The Learner’s Journey
June 2019 Facilitating Beyond Storytelling Story Camp in Lingenau in Austria
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Why do we need more storylistening & storytelling for social justice? – Interview with Kelli McLoud-Shingen

Interview with Kelli McLoud-Shingen on Storylistening and Storytelling for Social Justice

Many cordial thanks to Brett Parry for recording our interview and to Melina Garibyan for hands-on hints on how to edit the movie. As it is my first trial, it is far from being perfect and I am thankful for any comments and improvement ideas.

When I met Kelli McLoud-Shingen in Leuven in Belgium May this year I was thrilled to hear that she would like to share her approach on storytelling and storylistening in an interview. And so in our short conversation on the importance of sharing stories Kelli emphasized the most important aspects of working with narratives in the intercultural context, explained the shift from diversity to inclusion using the model by Lee Anne Bell “Storytelling for Social Justice” and, last but not least, shared her touching insight on what it means to be seen and perceived in the wholeness of humanity. 

Her approach regarding sharing stories on racism and contemporary challenges of deeply divided societies can be best explained with the warmhearted Zulu greeting “Sawubona” that literally means, “I see you, you are important to me ”. Sawubona addresses the importance of directing our attention to another person with their whole cultural, historical and personal background and reminds us to be aware of other People’s needs and the importance of their voice. And indeed, we can emphasize the importance of the presence of another person by attentive listening to their stories, without commenting, without “listening in order to immediately react”,  without judging. 

What enables us such reflective and critical conversations is examining different stories. In order to invite such conversations, Kelli applies the model by Lee Anne Bell called “Storytelling for social justice”.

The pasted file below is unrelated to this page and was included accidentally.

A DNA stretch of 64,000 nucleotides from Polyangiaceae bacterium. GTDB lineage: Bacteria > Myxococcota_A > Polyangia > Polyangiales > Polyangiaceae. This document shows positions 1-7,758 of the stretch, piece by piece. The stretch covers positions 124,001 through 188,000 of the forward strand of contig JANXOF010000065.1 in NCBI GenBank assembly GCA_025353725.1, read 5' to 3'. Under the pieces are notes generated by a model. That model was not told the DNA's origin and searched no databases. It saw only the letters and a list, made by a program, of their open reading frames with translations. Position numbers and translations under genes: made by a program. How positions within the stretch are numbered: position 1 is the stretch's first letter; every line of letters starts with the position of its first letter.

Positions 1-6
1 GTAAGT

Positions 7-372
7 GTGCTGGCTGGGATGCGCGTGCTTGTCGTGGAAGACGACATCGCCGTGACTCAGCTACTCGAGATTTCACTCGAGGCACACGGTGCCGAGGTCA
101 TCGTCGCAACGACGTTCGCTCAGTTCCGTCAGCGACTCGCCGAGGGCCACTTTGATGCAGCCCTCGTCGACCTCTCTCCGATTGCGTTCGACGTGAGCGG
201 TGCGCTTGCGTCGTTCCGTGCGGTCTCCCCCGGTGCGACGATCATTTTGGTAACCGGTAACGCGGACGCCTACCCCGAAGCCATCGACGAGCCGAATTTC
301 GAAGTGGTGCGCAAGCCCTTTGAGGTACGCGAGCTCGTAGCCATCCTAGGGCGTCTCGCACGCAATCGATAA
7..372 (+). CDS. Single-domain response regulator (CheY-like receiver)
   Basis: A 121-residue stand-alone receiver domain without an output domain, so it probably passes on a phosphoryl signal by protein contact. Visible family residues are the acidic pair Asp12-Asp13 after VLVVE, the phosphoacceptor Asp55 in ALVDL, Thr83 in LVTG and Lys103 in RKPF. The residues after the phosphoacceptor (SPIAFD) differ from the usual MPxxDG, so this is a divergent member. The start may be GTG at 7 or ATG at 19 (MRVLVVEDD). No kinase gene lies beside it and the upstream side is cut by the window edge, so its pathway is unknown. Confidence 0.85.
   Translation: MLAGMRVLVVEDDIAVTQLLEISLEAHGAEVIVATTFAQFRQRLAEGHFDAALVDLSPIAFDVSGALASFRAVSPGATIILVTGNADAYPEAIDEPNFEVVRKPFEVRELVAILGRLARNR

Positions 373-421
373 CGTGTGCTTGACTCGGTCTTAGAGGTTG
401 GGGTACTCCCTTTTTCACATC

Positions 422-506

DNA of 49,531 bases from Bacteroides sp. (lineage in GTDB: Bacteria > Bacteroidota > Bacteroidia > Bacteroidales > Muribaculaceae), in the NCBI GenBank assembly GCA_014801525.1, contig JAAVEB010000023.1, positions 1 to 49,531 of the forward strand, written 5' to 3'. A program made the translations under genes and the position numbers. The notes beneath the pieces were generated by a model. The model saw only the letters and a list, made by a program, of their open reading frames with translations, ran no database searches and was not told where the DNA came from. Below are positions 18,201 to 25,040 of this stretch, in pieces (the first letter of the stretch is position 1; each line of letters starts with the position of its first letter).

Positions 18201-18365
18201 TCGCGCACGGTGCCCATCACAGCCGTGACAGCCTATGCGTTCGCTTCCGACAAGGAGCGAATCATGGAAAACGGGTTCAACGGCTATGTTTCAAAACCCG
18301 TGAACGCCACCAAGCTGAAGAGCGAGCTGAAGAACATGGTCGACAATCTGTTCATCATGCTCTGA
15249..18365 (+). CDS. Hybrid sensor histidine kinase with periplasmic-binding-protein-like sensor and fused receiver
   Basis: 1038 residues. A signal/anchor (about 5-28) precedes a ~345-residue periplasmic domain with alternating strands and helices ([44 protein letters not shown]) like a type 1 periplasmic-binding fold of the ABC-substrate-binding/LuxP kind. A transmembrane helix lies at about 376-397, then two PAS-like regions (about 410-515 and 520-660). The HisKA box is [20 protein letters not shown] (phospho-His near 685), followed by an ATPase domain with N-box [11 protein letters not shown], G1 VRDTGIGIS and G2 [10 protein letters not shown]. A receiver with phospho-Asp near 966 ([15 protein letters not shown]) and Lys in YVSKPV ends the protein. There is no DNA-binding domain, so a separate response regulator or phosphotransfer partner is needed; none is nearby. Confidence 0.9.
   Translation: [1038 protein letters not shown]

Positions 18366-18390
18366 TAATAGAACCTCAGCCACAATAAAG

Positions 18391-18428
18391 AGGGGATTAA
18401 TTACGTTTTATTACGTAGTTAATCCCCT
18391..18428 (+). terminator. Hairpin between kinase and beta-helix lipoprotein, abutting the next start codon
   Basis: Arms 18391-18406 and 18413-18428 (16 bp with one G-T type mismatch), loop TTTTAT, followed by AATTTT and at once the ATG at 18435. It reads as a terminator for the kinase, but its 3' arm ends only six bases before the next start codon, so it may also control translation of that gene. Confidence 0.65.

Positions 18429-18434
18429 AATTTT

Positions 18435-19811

Lee Anne Bell gathered a team of educators and artists and asked them to come up with ideas on how arts could be used to teach and learn about race and racism. The team decided that story would be the best possible form to encourage deep conversations. Kelli has applied this model many times in the context of race and racism and in our interview she sheds light on the current situation in the intercultural field and the shift from diversity to inclusion, based on the different forms of storytelling. 

Central to the Storytelling approach addressed by Lee Ann Bell is the awareness that not all stories are valued equally. By exploring the social and cultural stories we are able to challenge the status quo by analyzing them through the lenses of four story types:

  1. Stock Stories– these are the dominant narratives that uphold the status quo by ignoring or minimizing the ongoing movements. In the discourse on race they reproduce racism and white advantage
  2. Concealed stories– these are the stories from the margins. They are often repressed or “forgotten” on purpose because they contradict stock stories. They can be suppressed because they recount traumatic experiences.
  3. Resistance stories– these are the stories that challenge the status quo by highlighting ways people defy the stock stories.
  4. Emerging / transforming stories are new stories we construct based on awareness of the other three types. These stories address the impact of historical and cultural movements of the present time and build upon concealed and resistance stories. 

As Kelli says, “The model by Ann Bell shows us why we need to unpack the stories and to listen to them, so that the pendulum swings that move so extremely far to the right or to the left do not continue to happen.”

Further reading: Bell, Lee Anne (2010). Storytelling for Social Justice: Connecting Narrative and the Arts in Antiracist Teaching

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